I spent the day making contact with everyone else and got together in the afternoon with friends to make sure everyone’s needs were being looked after. It seemed like everyone, apart from a few, had got off quite lightly and were in good spirits. Personally I was a little jaded and grumpy from being woken up so early, but my problems were minor in comparison to others. I did a quick reconnaissance around the neighbourhood to survey the damage and headed home to start thinking about how we were going to cope without water or power. Fortunately by the time I got home, water had been restored so that was one less thing to worry about. Power would still be a whole day away.
At night the loss of power is definitely a lot more noticeable (so were the stars) but fortunately the warm sunny day meant the house had a bit of stored heat. Extra clothes, blankets and hot water bottles kept us cosy until the next day, and I had been able to recharge all our batteries at mums place earlier in the day so we had plenty of torches and camping lanterns.
Even though the constant aftershocks were unsettling I found I was able to sleep through most of the night, and well into the morning. Crystal very nicely cooked omelettes, made coffee and we sat in bed listening to some Nat King Cole – all necessary elements of the coping mechanism. I heard of one guy mowing his lawns shortly after the earthquake – strange as it may seem it’s possible it was how he coped with stressful situations, trying to return life to normalcy as soon as possible.
Actually I didn’t do a lot on Sunday, I was so tired I slept most of the day. I really wanted to do something and make use of the downtime but just couldn’t think what, or even how without power. Ventured out mid-afternoon and traffic was bad, which was half-expected and half-not. Sure there’s now only one exit out of New Brighton but on the other hand where was everyone going?
Returning to normal
Life in this modern society does seem to come to a crashing halt without electricity, so I was particularly grateful when the power came back on around 1.30pm on Sunday, about 36 hours after the blackout. Everything swung back into action and the heatpumps were returning the house to ‘room’ temperature. Phew. The only thing now was the warning about water being possibly contaminated and supermarkets being overwhelmed by panicking and ill-prepared residents. I think I can cope with that. Aside from that, everything was returning to normal. Except for those darn aftershocks. They’re still going as I write this, many around 4 on the Richter scale. I thought they were supposed to finish 48 hours after the first jolt. Obviously not.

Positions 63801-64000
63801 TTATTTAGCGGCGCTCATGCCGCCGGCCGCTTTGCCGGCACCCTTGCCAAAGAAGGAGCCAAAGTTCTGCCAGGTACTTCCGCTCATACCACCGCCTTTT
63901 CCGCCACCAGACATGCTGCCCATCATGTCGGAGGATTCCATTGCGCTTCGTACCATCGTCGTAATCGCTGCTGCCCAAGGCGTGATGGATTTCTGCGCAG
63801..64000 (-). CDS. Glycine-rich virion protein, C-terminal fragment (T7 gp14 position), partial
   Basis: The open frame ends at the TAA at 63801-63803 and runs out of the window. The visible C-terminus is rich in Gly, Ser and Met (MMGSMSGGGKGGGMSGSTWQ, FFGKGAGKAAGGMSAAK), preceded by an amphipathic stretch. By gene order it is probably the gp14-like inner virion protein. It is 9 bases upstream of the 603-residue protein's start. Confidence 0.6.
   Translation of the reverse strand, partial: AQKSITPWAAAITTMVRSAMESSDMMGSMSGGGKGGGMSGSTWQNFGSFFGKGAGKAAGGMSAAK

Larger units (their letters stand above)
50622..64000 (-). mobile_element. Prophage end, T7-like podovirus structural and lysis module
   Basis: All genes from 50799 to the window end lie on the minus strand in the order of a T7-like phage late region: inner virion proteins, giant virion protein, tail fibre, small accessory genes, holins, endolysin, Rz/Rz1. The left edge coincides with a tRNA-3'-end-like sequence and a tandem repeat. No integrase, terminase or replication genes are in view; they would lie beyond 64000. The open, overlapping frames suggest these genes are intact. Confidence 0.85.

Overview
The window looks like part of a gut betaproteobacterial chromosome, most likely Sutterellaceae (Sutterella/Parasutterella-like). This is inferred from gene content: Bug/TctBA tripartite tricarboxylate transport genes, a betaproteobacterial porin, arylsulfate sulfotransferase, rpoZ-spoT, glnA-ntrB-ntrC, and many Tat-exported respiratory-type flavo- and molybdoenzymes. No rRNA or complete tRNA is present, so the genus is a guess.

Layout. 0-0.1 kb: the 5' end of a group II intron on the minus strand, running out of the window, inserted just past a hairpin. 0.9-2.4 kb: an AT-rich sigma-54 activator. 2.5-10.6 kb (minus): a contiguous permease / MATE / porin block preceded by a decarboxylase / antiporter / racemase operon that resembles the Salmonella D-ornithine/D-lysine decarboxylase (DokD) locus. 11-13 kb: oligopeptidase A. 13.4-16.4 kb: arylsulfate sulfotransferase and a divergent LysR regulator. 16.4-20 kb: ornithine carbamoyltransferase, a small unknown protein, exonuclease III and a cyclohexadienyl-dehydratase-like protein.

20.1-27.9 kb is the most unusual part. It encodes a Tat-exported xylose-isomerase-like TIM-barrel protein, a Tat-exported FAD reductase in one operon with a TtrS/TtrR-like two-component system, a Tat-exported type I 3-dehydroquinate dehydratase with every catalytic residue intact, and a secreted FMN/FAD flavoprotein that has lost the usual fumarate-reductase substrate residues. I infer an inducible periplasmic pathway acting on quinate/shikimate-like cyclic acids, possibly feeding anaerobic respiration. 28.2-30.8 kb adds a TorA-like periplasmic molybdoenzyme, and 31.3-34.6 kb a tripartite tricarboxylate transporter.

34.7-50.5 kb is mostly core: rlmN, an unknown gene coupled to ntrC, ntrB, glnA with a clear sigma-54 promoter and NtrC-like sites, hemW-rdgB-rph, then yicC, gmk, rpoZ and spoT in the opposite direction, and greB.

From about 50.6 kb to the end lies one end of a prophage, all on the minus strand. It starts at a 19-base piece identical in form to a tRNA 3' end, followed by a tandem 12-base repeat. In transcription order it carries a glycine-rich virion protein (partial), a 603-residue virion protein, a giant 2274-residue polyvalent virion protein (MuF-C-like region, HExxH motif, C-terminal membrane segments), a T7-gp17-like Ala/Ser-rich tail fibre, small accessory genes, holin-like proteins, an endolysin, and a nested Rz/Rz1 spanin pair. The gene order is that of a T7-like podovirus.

But I think going forward the key will be trying to get things back to normal as much as possible. That will be easier for some than others but I think everyone no matter how bad their situation can get some routines back in place, even if it’s just for the sake of the kids.
- Be prepared is an overused expression but one that hits you over the head when a disaster actually hits. We will be making sure the kit is not only fully stocked but somewhere very accessible.
- Having a radio is really important, and preferably one that doesn’t rely on batteries (which are often dead flat in an emergency!). The car radio covered us this time but that might not always be an option.
- While there are official organisations like the civil defence operating, the best sources of information are the media, who seem to make more of an effort to find out what’s going on rather than waiting for something to be ‘official’. Twitter is always a ready source of information, but not always reliable. Apparently it’s best if you use the official hashtag: #eqnz. At least now you know.
- Emergency services are just as confused as us – Sure they’ll be standing around in high-vis vests and looking official but the truth is they often know as little as we do and are just as scared and confused, so don’t expect they’ll be your knight in shining armour the next time there’s a disaster.
- Be patient – Of course we all want power and water to be restored NOW but the reality is that so does everyone else and there are only so many hours in the day. We just have to trust they’re doing the best they can to restore services as fast as possible – although it would be nice if they had someone updating an official website with up-to-date ETAs.
- Here are a few lessons someone else got out of the quake…
Looking back it has been an adventurous and scary rollercoaster and it’s not over yet. At least next time we might be a little better prepared.